Making Strategy Work: Leading Effective Execution and Change, Adobe Reader
Product Author Bios
About the Author
Dr. Lawrence Hrebiniak is a professor in the Department of Management of the Wharton School at the University of Pennsylvania. He has been a member of the Wharton faculty since 1976, and currently teaches courses in strategic management and strategy implementation in the Wharton M.B.A. and Executive Education programs. He held several managerial positions in industry prior to entering academia, and is a past president of the Organization Theory Division of the Academy of Management. For over two years, he was one of five Wharton faculty providing commentaries on the Wharton Management Report, a daily program on the Financial News Network.
His consulting activities and executive development programs focus on strategy implementation, the formulation of strategy, and organizational design, both inside and outside the U.S. Dr. Hrebiniak's clients have included Johnson & Johnson, AT&T, Chemical Bank, Isuzu (Japan), Weyerhauser, Dun & Bradstreet, DuPont, Management Centre (Europe), the Social Security Administration, First American Bankshares, General Motors (U.S., Brazil, Japan, Venezuela), Chase Manhattan, Studio Amrosetti (Milan), and GE.
Dr. Hrebiniak's current research is concerned primarily with strategy implementation, especially the relationships among strategy, structure and performance. He is also interested in strategic adaptation as organizations change over time to remain competitive. He has authored four books, including Implementing Strategy (PHPTR 1984) and The We-Force in Management (Jossey-Bass, Inc. 1994).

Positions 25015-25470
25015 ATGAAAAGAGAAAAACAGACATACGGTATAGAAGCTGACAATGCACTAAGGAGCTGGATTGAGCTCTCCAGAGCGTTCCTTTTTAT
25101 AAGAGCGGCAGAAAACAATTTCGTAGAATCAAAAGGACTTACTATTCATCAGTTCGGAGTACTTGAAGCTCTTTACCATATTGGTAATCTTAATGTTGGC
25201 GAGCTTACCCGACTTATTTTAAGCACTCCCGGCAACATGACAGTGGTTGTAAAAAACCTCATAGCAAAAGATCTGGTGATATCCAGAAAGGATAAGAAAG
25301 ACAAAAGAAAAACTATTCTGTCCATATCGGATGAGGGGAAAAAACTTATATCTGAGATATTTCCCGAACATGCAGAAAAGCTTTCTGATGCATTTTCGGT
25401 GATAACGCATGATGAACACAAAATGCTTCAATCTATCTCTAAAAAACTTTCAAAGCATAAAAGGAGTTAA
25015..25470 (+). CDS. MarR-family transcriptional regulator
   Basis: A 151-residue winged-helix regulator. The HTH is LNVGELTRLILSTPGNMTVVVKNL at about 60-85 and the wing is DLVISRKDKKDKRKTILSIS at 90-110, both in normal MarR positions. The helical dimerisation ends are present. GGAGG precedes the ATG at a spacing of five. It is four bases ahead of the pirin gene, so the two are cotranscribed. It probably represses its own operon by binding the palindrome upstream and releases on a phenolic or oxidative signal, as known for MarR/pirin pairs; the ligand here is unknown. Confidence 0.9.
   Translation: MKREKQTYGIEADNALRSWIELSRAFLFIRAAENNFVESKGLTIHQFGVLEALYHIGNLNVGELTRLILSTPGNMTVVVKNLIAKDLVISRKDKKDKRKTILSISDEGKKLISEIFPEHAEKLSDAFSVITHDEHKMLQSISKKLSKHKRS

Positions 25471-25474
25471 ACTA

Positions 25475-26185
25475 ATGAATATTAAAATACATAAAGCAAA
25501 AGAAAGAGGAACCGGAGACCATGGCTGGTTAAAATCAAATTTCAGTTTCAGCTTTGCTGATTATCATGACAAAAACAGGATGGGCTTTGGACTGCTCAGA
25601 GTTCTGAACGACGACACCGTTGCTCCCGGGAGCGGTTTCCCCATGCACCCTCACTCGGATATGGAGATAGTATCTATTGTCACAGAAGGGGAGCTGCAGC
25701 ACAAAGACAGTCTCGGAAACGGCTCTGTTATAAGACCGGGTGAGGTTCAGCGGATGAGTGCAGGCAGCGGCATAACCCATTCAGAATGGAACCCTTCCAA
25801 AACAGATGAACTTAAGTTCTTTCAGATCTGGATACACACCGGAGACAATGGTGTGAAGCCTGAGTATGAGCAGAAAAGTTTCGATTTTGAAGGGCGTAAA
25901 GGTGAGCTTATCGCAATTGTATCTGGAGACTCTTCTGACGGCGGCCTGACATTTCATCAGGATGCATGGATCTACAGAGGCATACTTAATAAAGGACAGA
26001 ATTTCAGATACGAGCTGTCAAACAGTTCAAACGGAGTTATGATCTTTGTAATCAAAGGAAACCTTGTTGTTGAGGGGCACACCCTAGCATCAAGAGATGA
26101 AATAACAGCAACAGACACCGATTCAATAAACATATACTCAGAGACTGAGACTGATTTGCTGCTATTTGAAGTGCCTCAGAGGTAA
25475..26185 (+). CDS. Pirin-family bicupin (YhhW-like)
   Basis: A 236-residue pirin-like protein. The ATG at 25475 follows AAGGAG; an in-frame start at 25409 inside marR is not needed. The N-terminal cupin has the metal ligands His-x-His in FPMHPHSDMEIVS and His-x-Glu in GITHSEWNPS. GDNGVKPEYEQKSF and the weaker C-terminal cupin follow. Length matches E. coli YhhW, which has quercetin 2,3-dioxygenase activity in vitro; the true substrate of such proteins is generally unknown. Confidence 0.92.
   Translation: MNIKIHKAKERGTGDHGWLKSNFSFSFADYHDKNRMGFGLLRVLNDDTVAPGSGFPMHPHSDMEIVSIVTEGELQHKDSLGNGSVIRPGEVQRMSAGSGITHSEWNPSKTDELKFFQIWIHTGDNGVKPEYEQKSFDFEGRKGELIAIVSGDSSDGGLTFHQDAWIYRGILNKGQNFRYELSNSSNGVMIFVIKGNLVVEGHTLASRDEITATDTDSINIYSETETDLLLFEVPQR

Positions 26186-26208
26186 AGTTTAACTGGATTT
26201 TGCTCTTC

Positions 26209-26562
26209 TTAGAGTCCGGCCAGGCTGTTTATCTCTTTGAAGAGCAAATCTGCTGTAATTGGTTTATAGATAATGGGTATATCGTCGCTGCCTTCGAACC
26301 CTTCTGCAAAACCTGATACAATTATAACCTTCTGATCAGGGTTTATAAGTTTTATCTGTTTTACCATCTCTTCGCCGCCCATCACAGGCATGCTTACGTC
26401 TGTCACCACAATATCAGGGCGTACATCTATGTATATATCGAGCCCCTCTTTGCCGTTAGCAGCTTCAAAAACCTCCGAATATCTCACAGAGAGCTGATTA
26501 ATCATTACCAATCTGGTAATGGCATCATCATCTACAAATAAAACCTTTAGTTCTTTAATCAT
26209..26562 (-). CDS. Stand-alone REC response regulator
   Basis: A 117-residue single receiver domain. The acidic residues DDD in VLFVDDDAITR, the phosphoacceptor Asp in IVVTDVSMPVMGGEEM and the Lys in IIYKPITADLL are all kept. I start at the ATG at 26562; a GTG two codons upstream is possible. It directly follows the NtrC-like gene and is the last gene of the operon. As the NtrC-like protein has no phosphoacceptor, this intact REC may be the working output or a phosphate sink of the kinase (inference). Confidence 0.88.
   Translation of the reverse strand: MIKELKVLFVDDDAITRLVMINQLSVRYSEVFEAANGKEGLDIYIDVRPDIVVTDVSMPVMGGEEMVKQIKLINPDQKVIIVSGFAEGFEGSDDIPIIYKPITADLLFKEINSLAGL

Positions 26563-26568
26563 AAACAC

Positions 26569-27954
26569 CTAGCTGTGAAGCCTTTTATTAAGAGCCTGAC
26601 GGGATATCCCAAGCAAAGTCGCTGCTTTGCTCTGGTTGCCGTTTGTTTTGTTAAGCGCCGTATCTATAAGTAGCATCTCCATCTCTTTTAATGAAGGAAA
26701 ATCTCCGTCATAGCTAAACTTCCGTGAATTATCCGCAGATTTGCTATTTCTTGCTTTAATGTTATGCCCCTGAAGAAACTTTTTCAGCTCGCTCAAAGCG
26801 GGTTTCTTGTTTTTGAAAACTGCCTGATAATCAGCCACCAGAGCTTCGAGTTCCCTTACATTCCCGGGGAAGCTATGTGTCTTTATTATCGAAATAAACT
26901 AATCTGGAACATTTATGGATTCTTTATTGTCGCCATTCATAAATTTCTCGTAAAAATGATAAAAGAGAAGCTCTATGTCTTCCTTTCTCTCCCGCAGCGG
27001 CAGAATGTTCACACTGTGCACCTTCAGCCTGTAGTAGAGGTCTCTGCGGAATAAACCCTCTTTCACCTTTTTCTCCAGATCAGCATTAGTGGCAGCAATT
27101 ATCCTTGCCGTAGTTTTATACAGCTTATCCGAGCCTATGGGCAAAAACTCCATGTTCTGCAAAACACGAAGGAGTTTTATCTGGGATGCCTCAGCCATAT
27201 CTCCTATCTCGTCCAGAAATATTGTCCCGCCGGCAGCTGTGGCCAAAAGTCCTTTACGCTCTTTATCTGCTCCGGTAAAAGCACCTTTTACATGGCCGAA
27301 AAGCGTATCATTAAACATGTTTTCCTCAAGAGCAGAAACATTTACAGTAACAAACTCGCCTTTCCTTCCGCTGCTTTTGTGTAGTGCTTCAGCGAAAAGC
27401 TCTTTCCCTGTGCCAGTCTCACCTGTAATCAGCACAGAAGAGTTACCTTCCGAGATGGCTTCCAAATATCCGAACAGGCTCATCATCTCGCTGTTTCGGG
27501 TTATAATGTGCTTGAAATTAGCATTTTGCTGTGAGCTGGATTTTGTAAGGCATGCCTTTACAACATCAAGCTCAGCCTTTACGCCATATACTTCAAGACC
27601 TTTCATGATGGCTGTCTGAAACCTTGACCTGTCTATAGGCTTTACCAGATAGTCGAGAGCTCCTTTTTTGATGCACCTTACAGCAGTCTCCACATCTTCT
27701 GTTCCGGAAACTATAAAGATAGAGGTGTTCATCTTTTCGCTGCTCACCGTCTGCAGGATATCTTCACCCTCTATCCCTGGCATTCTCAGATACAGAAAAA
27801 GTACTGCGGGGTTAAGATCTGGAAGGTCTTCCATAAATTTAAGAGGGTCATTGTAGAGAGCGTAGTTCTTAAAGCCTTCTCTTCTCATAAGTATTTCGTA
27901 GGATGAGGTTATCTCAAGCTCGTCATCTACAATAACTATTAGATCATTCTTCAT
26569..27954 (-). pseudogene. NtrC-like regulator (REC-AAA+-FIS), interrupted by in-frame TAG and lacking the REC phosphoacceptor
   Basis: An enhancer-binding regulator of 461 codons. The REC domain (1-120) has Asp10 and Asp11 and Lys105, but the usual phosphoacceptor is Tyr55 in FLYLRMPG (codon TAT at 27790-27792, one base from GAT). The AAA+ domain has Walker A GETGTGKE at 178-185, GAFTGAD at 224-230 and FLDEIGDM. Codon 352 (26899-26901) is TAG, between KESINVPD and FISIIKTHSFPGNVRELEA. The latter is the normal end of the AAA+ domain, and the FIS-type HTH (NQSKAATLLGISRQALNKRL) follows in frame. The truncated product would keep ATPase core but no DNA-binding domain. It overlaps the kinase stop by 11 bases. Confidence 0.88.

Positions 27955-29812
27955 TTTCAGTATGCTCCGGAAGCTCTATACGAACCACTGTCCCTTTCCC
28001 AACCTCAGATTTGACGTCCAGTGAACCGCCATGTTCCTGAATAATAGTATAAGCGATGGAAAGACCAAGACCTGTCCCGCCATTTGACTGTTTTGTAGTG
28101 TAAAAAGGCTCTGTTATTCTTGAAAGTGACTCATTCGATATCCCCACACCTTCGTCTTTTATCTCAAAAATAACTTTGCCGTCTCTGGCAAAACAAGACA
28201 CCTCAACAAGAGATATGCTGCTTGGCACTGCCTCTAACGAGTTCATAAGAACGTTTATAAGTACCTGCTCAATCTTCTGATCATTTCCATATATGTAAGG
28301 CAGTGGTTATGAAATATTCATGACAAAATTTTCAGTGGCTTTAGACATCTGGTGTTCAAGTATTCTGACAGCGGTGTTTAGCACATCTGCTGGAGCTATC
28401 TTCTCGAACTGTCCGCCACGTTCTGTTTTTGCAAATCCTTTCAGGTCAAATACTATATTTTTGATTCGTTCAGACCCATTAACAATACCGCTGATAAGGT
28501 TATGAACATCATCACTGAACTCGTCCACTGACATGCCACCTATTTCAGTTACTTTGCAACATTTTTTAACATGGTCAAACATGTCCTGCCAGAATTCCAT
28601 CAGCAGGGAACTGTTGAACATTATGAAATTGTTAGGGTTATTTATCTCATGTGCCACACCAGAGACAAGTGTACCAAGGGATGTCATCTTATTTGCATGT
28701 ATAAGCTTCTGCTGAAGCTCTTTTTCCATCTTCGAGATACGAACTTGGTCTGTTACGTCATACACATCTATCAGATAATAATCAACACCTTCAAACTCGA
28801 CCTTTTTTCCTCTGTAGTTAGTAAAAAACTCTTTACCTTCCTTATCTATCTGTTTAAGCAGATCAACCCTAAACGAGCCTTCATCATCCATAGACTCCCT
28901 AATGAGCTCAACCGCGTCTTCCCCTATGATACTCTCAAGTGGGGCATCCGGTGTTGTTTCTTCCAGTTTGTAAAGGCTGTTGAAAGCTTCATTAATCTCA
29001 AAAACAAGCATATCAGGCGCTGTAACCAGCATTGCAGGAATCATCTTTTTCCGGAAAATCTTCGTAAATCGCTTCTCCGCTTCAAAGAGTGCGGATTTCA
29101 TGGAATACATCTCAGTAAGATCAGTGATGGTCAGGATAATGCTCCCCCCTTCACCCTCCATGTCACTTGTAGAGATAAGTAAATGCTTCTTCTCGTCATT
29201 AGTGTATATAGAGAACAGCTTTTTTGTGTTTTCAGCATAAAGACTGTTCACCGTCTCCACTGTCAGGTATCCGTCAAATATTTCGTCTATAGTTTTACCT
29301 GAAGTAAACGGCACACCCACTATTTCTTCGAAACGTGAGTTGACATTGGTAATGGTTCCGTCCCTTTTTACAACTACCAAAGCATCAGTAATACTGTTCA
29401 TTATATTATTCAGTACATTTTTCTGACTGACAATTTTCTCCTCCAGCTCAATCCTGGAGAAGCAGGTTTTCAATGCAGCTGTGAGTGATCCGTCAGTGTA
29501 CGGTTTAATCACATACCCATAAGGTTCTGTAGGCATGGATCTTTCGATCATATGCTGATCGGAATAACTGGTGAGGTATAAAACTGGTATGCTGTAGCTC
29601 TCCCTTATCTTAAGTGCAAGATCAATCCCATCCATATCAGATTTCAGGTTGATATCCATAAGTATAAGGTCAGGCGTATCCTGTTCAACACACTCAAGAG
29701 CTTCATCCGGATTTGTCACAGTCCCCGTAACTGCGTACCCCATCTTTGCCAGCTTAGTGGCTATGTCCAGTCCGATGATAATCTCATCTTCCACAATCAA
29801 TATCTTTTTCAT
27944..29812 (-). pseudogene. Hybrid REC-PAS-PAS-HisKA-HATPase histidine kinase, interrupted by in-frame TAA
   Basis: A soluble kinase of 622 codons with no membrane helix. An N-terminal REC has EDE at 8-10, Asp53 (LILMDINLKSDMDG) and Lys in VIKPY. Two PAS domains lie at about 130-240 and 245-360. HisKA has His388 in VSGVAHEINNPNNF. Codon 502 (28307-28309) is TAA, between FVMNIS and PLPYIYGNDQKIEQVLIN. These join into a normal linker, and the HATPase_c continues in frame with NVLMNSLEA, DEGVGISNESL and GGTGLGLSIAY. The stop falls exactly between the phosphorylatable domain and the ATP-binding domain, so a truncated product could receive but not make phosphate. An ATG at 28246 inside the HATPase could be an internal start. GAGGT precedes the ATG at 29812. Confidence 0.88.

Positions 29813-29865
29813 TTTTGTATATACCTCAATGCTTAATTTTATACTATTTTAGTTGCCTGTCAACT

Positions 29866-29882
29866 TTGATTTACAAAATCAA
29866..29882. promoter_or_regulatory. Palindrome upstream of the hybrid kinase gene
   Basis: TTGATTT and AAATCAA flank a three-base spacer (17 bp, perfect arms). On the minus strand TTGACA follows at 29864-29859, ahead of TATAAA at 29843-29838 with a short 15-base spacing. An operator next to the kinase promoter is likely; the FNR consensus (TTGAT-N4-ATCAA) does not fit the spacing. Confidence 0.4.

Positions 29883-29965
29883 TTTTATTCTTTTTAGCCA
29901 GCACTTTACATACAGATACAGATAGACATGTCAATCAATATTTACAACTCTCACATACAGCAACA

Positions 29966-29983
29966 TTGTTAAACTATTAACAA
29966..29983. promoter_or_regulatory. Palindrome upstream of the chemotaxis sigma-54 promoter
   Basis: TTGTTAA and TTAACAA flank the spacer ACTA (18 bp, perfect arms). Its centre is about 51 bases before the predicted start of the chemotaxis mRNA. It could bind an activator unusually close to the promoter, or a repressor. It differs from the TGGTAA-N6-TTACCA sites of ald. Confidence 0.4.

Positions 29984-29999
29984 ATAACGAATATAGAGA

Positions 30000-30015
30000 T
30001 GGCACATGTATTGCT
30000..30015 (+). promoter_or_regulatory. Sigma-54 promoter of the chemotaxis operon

© Copyright Pearson Education. All rights reserved.
This is the eBook version of the printed book. If the print book includes a CD-ROM, this content is not included within the eBook version.Without effective execution, no business strategy can succeed. Unfortunately, most managers know far more about developing strategy than about executing it -- and overcoming the difficult political and organizational obstacles that stand in their way. In this book, leading consultant and Wharton professor Lawrence Hrebiniak offers the first comprehensive, disciplined process model for making strategy work in the real world. Drawing on his unsurpassed experience, Hrebiniak shows why execution is even more important than many senior executives realize, and sheds powerful new light on why businesses fail to deliver on even their most promising strategies. Next, he offers a systematic roadmap for execution that encompasses every key success factor: organizational structure, coordination, information sharing, incentives, controls, change management, culture, and the role of power and influence in your business. Making Strategy Work concludes with a start-to-finish case study showing how to use Hrebeniak's ideas to address one of today's most difficult business execution challenges: ensuring the success of a merger or acquisition.
Table of Contents
1. Strategy Execution Is the Key.